that another analysis be performed. independent analyses was completed by Wil­ l i : l l l l ( ; . l l yzcr, w i t h an assist from his son, Dr. James B. Hyzer. Their i l lvt·s l ifF o l ion or Photograph No. 19 revealed "There was no UFO l )l't".<l " l l l and t h e p h o to is a product of multiple exposure techniques." l lyt.er, in h i s report, ". . . There are three sources of light related 10 t i l e U FO- I ike o bj ect : 1) the crescent-shaped illuminated dome : 1 1 > r l dome l ig h t at t h e top of the object, 2) the light from the power r i n g on t h e u n derside of the object and, 3) the light reflected from I l i e suri;ICC or th e roadway. His photometric analysis of the photo­ g-r:q)h shows that all three of these sources are brighter than the overcast s ky above the tree line and, hence, bright enough to cause :o rdkction on the hood of the truck." To p u t a l l this in context without resorting to minor detail that is 1 1 1 1 i m po n a n t, it must be said that a number of experiments were pnro r me d on the road. The Salisberrys, among others using vari­ ous l ig h t so ur ces , distances, and a truck similar to the one owned by Walters, established an "envelope" of distances, heights above > h e road, and deflections right or left of the truck. Inside the enve­ lope t h ere would have been a reflection in the truck's hood. Ac­ cord i ng to all the information available, the UFO, as well as the l ig- h t s on it, fell inside the envelope. In other words, given the loca­ t i o n , time of day, and evidence as available on Photograph No. 1 9 i t sd l ", there would have been a light reflection o n the hood o f the ' l ' i > : o l kd 10 t i l e suggestion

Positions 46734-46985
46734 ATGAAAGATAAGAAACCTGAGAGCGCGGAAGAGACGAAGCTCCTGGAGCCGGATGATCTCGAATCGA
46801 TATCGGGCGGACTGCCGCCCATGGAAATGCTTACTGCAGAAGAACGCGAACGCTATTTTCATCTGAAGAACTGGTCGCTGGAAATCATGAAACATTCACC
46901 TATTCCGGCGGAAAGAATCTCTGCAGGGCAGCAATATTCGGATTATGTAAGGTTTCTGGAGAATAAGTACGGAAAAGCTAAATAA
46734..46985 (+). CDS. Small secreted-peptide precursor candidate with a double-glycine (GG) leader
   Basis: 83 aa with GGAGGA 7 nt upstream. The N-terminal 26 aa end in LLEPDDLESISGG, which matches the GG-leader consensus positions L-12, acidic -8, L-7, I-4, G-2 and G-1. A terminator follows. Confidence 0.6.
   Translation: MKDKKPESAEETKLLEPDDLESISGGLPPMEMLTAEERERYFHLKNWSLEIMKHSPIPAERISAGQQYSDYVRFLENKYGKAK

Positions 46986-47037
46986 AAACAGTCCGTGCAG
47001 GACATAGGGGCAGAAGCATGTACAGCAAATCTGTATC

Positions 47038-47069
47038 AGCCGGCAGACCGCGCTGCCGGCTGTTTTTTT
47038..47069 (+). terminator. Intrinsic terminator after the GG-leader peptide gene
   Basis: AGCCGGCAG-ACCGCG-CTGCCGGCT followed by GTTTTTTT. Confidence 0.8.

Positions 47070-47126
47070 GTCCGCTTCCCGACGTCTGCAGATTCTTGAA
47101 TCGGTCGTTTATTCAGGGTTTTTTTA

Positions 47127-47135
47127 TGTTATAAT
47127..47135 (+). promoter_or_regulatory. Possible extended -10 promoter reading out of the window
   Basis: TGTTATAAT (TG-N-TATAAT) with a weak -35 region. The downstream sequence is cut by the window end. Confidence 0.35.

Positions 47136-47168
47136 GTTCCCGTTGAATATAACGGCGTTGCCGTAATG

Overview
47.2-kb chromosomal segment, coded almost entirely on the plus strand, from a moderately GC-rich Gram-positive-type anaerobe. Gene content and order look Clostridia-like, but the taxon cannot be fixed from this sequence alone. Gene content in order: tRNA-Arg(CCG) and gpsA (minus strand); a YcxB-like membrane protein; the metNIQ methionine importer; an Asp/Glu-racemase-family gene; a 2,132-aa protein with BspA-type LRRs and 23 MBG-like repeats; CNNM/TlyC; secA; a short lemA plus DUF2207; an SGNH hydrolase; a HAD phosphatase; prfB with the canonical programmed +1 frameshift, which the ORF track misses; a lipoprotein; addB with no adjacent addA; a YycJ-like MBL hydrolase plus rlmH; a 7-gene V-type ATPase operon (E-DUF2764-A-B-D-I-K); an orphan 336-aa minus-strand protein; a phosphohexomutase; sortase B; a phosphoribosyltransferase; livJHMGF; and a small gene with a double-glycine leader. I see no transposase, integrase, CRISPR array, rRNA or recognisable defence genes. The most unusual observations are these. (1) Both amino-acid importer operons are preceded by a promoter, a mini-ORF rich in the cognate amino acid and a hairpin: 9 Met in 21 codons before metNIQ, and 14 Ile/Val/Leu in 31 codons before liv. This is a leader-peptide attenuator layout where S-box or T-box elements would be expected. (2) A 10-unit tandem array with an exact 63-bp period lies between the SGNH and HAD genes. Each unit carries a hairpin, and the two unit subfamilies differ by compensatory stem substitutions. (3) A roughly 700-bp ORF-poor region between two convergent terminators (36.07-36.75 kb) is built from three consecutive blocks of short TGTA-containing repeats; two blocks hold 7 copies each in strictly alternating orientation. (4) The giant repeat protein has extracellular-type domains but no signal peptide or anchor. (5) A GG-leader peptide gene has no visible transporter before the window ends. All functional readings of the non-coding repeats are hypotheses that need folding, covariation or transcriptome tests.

' l ' l w i lt'SI or t i l e va ri o u s


I I Ht l

was Ph o tog ra ph No. 1 9 was a

I I ,, l J !/( ) l . : u i i H T I ' l � t wt · t i ng over t h e road. T h a t there